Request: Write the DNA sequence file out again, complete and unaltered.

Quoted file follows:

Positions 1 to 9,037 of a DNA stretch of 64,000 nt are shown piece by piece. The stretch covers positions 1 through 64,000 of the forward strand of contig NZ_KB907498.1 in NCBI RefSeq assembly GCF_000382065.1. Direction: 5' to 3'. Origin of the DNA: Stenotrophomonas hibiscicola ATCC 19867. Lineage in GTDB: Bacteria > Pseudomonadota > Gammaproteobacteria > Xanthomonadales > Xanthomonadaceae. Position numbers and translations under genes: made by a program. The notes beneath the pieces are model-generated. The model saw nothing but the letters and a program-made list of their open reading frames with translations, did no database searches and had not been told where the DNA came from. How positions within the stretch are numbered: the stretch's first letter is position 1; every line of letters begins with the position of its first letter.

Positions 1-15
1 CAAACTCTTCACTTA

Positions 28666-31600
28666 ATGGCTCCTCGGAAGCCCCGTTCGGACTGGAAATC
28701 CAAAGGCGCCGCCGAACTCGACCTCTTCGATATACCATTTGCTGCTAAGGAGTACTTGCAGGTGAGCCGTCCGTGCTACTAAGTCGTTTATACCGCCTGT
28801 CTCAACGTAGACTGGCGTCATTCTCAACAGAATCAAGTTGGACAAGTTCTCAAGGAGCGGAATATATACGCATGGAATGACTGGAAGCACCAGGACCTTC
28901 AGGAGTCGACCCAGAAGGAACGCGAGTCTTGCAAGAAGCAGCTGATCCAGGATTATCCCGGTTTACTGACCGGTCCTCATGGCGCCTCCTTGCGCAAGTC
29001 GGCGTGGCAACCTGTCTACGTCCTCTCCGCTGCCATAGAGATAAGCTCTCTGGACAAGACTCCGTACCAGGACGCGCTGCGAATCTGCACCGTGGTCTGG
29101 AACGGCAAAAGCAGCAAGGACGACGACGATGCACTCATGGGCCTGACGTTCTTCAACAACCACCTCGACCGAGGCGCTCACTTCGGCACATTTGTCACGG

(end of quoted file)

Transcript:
Positions 1 to 9,037 of a DNA stretch of 64,000 nt are shown piece by piece. The stretch covers positions 1 through 64,000 of the forward strand of contig NZ_KB907498.1 in NCBI RefSeq assembly GCF_000382065.1. Direction: 5' to 3'. Origin of the DNA: Stenotrophomonas hibiscicola ATCC 19867. Lineage in GTDB: Bacteria > Pseudomonadota > Gammaproteobacteria > Xanthomonadales > Xanthomonadaceae. Position numbers and translations under genes: made by a program. The notes beneath the pieces are model-generated. The model saw nothing but the letters and a program-made list of their open reading frames with translations, did no database searches and had not been told where the DNA came from. How positions within the stretch are numbered: the stretch's first letter is position 1; every line of letters begins with the position of its first letter.

Positions 1-15
1 CAAACTCTTCACTTA

Positions 28666-31600
28666 ATGGCTCCTCGGAAGCCCCGTTCGGACTGGAAATC
28701 CAAAGGCGCCGCCGAACTCGACCTCTTCGATATACCATTTGCTGCTAAGGAGTACTTGCAGGTGAGCCGTCCGTGCTACTAAGTCGTTTATACCGCCTGT
28801 CTCAACGTAGACTGGCGTCATTCTCAACAGAATCAAGTTGGACAAGTTCTCAAGGAGCGGAATATATACGCATGGAATGACTGGAAGCACCAGGACCTTC
28901 AGGAGTCGACCCAGAAGGAACGCGAGTCTTGCAAGAAGCAGCTGATCCAGGATTATCCCGGTTTACTGACCGGTCCTCATGGCGCCTCCTTGCGCAAGTC
29001 GGCGTGGCAACCTGTCTACGTCCTCTCCGCTGCCATAGAGATAAGCTCTCTGGACAAGACTCCGTACCAGGACGCGCTGCGAATCTGCACCGTGGTCTGG
29101 AACGGCAAAAGCAGCAAGGACGACGACGATGCACTCATGGGCCTGACGTTCTTCAACAACCACCTCGACCGAGGCGCTCACTTCGGCACATTTGTCACGG